I haven’t used a dynamic language for coding nearly as much as strongly-typed, compiled languages so approaching Python was a little nervous-making for me. It’s not every day you look into the abyss of your own technical inadequacies and find a way to keep going.
Here’s how embarrassing it got for me: I knew enough to clone the code to my computer and to copy the example code into a .py file, but beyond that it felt like I was doing the same thing I always do when learning a new language: trying to guess at the basics of using the language that everyone who’s writing about it already knows and has long since forgotten, they’re so obvious. Obvious to everyone but the neophyte.
Second, is that I don’t respond well to the canonical means of learning a language (at least according to all the “Learn [language_x] from scratch” books I’ve picked up over the years), which is
- Chapter 1: History, Philosophy and Holy Wars of the Language
- Chapter 2: Installing The Author’s Favourite IDE
- Chapter 3: Everything You Don’t Have a Use For in Data Types
- Chapter 4: Advanced Usage of Variables, Consts and Polymorphism
- Chapter 5: Hello World
- Chapter 6: Why Hello World Is a Terrible Lesson
- Chapter 7: Author’s Favourite Language Tricks
I tend to learn best by attacking a specific, relevant problem hands-on – having a real problem I felt motivated to attack is how these projects came to be (EFSCertUpdater, CacheMyWork). So for now, despite a near-complete lack of context or mentors, I decided to dive into the code and start monkeying with it.
Riches of Embarrassment
I quickly found a number of “learning opportunities” – I didn’t know how to:
- Run the example script (hint: install the python package for your OS, make sure the python binary is in your current shell’s path, and don’t use the Windows Git Bash shell as there’s some weird bug currently at work)
- Install the dependencies (hint: run “pip install xxxx”, where “xxxx” is whatever shows up at the end of an error message like this:
C:\Users\Mike\code\marvelous>python example.py Traceback (most recent call last): File "example.py", line 5, in <module> from config import public_key, private_key ImportError: No module named config
In this example, I ran “pip install config” to resolve this error.
- Set the public & private keys (hint: there was some mention of setting environment variables, but it turns out that for this example script I had to paste them into a file named “config” – no, for python the file needs to be named “config.py even though it’s text not a script you would run on its own – and make sure the config.py file is stored in the same folder as the script you’re running. Its contents should look similar to these (no, these aren’t really my keys):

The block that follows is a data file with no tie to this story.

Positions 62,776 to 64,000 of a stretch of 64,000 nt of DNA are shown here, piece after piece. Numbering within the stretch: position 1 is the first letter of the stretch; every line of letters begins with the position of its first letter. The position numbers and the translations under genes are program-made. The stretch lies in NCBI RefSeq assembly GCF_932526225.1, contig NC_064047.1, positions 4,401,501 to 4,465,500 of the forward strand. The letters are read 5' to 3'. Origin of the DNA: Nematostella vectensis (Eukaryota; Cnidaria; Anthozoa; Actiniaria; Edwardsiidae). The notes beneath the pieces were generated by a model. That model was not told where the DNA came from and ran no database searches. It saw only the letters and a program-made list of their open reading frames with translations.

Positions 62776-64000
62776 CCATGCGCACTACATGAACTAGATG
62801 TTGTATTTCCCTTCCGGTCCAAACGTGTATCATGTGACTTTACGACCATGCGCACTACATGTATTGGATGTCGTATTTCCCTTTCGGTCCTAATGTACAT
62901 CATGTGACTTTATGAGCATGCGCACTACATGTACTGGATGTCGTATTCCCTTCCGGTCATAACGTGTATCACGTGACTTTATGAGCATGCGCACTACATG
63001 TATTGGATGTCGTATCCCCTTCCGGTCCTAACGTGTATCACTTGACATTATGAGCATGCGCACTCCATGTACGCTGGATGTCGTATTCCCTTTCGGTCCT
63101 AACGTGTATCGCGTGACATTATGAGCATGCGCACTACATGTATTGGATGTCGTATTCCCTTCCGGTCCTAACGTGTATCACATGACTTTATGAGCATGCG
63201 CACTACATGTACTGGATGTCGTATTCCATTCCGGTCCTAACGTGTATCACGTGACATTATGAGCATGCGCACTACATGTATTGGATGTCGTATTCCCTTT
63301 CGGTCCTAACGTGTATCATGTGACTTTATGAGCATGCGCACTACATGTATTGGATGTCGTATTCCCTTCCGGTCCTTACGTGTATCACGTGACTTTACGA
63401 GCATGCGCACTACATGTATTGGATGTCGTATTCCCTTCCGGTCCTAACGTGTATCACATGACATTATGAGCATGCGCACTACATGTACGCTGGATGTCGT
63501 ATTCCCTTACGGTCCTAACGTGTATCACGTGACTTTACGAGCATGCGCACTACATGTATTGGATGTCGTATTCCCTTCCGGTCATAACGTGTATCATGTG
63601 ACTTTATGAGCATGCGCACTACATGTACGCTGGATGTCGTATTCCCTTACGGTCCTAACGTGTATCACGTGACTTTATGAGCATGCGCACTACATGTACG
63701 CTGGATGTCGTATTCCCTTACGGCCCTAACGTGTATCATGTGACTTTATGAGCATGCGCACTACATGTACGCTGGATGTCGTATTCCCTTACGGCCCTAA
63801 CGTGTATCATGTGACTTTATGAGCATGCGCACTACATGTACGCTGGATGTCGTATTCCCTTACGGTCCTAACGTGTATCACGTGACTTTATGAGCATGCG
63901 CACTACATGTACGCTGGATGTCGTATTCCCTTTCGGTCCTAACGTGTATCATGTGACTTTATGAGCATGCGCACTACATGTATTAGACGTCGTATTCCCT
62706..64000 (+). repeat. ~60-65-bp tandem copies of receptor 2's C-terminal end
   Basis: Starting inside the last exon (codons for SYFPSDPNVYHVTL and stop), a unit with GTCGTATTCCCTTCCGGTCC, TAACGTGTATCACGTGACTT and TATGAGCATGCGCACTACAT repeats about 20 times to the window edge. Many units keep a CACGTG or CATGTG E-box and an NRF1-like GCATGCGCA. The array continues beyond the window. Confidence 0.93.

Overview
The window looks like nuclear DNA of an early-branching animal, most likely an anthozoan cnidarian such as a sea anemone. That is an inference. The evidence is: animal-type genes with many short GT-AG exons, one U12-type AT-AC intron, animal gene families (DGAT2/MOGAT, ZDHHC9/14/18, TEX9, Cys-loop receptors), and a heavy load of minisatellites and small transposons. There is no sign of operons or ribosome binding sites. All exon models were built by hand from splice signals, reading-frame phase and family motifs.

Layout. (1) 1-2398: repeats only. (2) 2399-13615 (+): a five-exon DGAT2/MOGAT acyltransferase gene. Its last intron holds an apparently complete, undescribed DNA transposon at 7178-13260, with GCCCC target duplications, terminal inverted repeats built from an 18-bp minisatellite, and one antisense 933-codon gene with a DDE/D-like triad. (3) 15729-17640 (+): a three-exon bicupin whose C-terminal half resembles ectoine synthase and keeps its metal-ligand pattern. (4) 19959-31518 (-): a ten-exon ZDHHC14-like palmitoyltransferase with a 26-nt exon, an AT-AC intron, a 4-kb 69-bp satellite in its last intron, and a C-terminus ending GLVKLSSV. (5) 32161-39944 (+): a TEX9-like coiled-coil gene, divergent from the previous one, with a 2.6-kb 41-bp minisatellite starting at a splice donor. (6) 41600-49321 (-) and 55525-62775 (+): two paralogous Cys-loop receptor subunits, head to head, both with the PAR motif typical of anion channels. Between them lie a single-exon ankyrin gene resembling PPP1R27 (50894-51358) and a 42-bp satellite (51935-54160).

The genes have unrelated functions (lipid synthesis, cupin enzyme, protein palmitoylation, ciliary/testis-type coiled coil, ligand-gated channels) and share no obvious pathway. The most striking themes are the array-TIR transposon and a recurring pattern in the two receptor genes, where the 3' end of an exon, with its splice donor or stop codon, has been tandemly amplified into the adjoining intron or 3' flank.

public_key = 81c4290c6c8bcf234abd85970837c97 private_key = c11d3f61b57a60997234abdbaf65598e5b96
Nope, don’t forget – when you declare a variable in most languages, and the variable is not a numeric value, you have to wrap the variable’s value in some type of quotation marks. [Y’see, this is one of the things that bugs me about languages that don’t enforce strong typing – without it, it’s easy for casual users to forget how strings have to be handled]:
public_key = '81c4290c6c8bcf234abd85970837c97' private_key = 'c11d3f61b57a60997234abdbaf65598e5b96'
- Properly call into other Classes in your code – I started to notice in Robert’s Marvelous wrapper that his Python code would do things like this – the comic.py file defined
…and the calling code would state
import comic … schema = comic.ComicSchema()
This was initially confusing to me, because I’m used to compiled languages like C# where you import the defined name of the Class, not the filename container in which the class is defined. If this were C# code, the calling code would probably look more like this:
using ComicSchema; … _schema Schema = ComicSchema();
(Yes, I’m sure I’ve borked the C# syntax somehow, but for sake of this sad explanation, I hope you get the idea where my brain started out.)
I’m inferring that for a scripted/dynamic language like Python, the Python interpreter doesn’t have any preconceived notion of where to find the Classes – it has to be instructed to look at specific files first (import comic, which I’m guessing implies import comic.py), then further to inspect a specified file for the Class of interest (schema = comic.ComicSchema(), where comic. indicates the file to inspect for the ComicSchema() class).
So far, I’m feeling (a) stupid that I have to admit these were not things with which I sprang from the womb, (b) grateful Python’s not *more* punishing, (c) smart-ish that fundamental debugging is something I’ve still retained and (d) good that I can pass along these lessons to other folks like me.